By Afsan Chowdhury, Dhaka
This year has seen large-scale and often violent demonstrations in different parts of Bangladesh over the thorny issue of power and energy supply.
Bangladesh needs more energy for its growing population
Across the country, the picture appears to be the same.
At Kansat, a village in northern Bangladesh, hundreds of demonstrators agitating over power shortages fought pitched battles with the police. Several people were killed in the violence.
In Shonir Akhra, a suburb of the capital Dhaka, thousands took to the streets, fought law enforcers and attacked the local MP to demand improved electricity and water supplies.
In Phulbari, a small town in northern Bangladesh, police fired on protesters worried that that an open pit coal project would eat up their land and destroy their homes and livelihood.
At least five people were killed.
Many people were opposed to the Phulbari project
Property belonging to Asia Energy - the London based company operating the project - was torched and the authorities have now indicated they will not allow the project to go ahead.
But over this and other energy questions, the government faces a dilemma.
The country has acute energy shortages, with hardly any office or factory not being affected by power cuts, sometimes lasting several hours.
The benefits of more energy are obvious: offices with air conditioning, homes with lights for children, and farms with irrigation pumps.
But on the other hand, open pit coal projects - and other forms of energy development - are not environmentally friendly. They eat up scarce land resources and destroy homes.
It is by no means certain that the authorities will keep their promise not to go ahead with the Phulbari project, a promise made in the face of large-scale agitation.
That is because there will not be enough energy for power generation to go around unless more resources are made available.
About a decade ago, Bangladesh was supposed to be awash in energy - with its own supplies of natural gas - and attracted a large number of foreign investors.
Graffiti in the town of Phulbari expressed opposition to the mine
But for various reasons that did not result in a power surge. Many reasons are cited for this, including choking bureaucracy, corruption, dirty deals and misinformation.
The experiences earlier this year of the Indian multinational company, Tata Steel, seemed to exemplify many of these problems.
The company proposed the construction of $2bn steel plant, which would have been Bangladesh's largest ever foreign investment. But ongoing haggling over the price for gas supply became the chief stumbling block.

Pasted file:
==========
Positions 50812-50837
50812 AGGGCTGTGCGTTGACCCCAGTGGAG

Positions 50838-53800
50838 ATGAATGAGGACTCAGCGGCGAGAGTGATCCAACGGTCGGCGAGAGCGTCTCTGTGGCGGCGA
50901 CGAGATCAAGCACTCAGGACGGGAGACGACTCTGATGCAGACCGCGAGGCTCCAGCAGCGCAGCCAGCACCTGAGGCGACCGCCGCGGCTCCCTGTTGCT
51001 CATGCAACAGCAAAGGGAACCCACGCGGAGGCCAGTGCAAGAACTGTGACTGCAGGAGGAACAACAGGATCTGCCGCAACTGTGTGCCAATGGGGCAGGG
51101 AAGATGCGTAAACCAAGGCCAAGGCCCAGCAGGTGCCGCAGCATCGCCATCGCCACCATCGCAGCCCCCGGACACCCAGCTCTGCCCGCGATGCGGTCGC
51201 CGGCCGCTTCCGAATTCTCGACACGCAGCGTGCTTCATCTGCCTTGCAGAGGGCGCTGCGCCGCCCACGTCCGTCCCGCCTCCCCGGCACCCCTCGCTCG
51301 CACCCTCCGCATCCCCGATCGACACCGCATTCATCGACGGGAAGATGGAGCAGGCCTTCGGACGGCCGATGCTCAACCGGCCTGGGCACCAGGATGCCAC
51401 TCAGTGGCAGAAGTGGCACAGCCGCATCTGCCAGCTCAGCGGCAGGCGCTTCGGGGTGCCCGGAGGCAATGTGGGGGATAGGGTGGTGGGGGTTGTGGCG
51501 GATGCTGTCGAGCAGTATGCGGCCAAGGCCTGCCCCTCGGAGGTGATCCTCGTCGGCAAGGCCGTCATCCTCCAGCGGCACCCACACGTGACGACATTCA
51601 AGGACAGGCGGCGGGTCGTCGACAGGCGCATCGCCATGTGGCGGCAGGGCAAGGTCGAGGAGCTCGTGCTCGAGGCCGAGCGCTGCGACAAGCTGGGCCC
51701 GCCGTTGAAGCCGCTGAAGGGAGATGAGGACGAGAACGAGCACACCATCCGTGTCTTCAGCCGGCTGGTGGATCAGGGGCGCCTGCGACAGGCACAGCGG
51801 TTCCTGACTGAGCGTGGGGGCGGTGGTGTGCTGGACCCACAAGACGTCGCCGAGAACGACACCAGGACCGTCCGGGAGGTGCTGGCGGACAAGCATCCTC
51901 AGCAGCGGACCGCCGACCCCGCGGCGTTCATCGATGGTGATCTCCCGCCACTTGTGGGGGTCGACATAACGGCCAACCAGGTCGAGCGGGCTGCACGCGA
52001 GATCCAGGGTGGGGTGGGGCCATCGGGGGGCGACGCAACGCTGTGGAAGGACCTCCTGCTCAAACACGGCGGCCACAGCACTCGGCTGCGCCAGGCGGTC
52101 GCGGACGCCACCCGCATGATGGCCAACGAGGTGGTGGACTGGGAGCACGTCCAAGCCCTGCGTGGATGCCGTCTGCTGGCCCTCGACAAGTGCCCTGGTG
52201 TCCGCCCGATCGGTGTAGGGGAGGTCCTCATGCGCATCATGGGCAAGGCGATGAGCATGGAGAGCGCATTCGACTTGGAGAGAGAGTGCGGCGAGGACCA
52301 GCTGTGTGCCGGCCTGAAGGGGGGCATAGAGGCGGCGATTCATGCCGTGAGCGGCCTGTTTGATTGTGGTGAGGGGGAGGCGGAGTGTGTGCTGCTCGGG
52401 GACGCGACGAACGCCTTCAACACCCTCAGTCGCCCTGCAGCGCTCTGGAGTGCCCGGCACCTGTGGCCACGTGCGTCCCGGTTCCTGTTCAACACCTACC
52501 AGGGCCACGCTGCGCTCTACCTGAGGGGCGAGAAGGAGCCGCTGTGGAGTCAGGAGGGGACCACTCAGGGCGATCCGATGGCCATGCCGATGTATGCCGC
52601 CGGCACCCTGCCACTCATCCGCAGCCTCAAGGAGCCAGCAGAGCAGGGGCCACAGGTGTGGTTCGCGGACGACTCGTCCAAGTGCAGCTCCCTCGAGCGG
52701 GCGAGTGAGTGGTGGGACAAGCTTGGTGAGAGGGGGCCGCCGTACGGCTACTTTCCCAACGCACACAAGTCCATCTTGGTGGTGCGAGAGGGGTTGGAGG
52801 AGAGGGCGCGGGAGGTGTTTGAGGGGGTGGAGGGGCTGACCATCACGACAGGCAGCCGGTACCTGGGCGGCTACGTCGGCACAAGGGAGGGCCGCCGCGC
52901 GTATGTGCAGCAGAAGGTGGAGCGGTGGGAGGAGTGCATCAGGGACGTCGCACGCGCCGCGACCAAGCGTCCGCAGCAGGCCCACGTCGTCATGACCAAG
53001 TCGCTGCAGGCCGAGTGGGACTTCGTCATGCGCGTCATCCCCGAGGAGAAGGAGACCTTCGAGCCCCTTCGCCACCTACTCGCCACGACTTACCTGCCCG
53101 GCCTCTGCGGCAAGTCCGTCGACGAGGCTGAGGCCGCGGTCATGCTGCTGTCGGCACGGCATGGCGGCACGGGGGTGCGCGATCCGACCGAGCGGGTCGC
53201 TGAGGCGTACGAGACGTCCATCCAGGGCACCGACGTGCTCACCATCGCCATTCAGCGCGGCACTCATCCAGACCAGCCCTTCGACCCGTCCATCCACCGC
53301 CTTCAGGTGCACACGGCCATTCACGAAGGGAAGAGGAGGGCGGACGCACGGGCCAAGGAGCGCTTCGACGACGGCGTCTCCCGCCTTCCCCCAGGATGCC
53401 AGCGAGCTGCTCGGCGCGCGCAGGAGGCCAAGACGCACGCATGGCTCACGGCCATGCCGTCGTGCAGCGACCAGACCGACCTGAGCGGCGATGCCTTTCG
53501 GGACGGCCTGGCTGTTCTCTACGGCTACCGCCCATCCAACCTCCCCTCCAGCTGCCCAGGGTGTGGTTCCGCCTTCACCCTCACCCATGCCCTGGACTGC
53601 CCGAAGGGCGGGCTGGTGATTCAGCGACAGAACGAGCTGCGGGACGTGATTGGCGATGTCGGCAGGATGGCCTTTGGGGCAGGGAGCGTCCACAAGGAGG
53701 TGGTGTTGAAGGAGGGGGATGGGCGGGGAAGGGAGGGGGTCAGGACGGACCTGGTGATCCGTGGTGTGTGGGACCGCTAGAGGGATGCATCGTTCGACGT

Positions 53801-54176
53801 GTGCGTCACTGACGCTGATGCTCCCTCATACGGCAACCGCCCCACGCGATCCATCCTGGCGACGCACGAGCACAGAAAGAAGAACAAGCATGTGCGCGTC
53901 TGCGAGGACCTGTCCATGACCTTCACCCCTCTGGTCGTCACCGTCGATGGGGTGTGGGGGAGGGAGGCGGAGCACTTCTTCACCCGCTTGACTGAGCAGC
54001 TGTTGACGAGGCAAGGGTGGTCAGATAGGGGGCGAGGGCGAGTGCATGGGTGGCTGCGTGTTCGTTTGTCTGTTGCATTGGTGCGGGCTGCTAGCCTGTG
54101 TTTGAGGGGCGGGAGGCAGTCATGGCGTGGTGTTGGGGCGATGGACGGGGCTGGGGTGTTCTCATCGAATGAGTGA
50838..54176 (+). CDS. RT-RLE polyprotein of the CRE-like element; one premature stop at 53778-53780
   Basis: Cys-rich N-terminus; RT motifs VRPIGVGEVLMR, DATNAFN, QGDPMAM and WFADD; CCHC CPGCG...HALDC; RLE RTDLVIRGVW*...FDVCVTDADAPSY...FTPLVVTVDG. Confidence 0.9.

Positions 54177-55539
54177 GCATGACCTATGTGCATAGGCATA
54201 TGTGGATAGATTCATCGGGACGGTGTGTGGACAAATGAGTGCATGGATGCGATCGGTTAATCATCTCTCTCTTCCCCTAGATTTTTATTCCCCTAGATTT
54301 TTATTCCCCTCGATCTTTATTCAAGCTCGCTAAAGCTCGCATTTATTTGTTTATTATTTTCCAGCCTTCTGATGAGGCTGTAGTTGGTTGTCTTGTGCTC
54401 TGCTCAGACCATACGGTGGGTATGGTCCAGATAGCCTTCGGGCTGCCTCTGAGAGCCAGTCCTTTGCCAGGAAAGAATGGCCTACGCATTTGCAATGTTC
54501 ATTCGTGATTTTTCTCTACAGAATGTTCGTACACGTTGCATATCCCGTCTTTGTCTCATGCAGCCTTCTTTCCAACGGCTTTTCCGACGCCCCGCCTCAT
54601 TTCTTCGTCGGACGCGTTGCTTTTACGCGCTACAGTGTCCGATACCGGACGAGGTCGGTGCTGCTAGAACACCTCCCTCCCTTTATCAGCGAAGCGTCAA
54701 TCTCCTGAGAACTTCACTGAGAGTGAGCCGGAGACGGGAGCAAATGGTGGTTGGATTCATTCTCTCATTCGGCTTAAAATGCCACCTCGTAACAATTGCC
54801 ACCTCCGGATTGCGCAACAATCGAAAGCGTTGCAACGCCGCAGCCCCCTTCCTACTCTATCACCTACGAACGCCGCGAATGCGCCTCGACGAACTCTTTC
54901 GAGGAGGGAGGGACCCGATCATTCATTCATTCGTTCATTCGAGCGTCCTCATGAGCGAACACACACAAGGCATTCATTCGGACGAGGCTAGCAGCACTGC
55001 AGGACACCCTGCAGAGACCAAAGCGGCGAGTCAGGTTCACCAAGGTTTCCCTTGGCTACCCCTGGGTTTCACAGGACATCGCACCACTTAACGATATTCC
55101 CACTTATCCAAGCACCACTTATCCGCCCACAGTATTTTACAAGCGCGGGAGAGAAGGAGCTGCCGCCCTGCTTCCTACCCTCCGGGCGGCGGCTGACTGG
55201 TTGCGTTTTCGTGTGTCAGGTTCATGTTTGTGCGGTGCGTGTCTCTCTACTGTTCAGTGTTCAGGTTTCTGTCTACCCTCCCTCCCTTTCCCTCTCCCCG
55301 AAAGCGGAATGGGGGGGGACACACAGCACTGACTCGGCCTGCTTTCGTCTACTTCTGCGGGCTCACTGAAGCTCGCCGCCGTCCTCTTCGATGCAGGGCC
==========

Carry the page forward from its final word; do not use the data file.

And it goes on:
In the end nobody in the government wanted to give the go-ahead to so controversial an issue - such as the sale of gas to a foreign company - in a bitter election year.
All this does not add to the image the government would like to portray of Bangladesh being a reliable foreign investment destination.
While the government seems almost paranoid about any kind of energy deal, critics say the companies themselves do not come out with flying colours either - especially when it comes to good management or transparency.
The American company, Occidental, had a major pipeline explosion in 1997, and even now critics say the matter of compensation for environmental damage has not been fully resolved.
Matters have been made more confusing by the fact that Occidental pulled out of Bangladesh several years ago, leaving the wrangling over compensation to be dealt with by Unocal, which took over their interests.
Villagers have rioted because energy is diverted to towns
There were two incidents last year at facilities run by the Canadian company, Niko Resources. There is confusion over what is happening about related compensation claims.
A multi-million dollar power plant set up by the Chinese recently shut down causing huge losses and national supply shortages.
Exactly what energy reserves Bangladesh has seems a question that is hard to answer.
Some analysts say Bangladesh has enough energy reserves to last 50 years, others say they will have dried up within 20 years. Officials say gas and coal supplies will last for 30 years if they are properly exploited.
Given this confusion, no decision will be popular. But everyone knows that energy without the raw material of power is useless. Who will marry the two?
Bangladesh faces equally strong demand for land and energy
The pressure group, the Oil and Gas Protection Committee (OGPC) - run by an alliance of leftists and greens - is resisting all the major proposed energy deals, arguing that they are sell-outs.
The OGPC's message is popular, but the group is better known for its protests than its concrete solutions to Bangladesh's energy problems.
Bangladesh seems to be learning the hard way that energy is not just about selling, investing, and consuming but is also about people's livelihoods and environmental protection.
It is a difficult balancing act, one which so far the country does not seem capable of performing.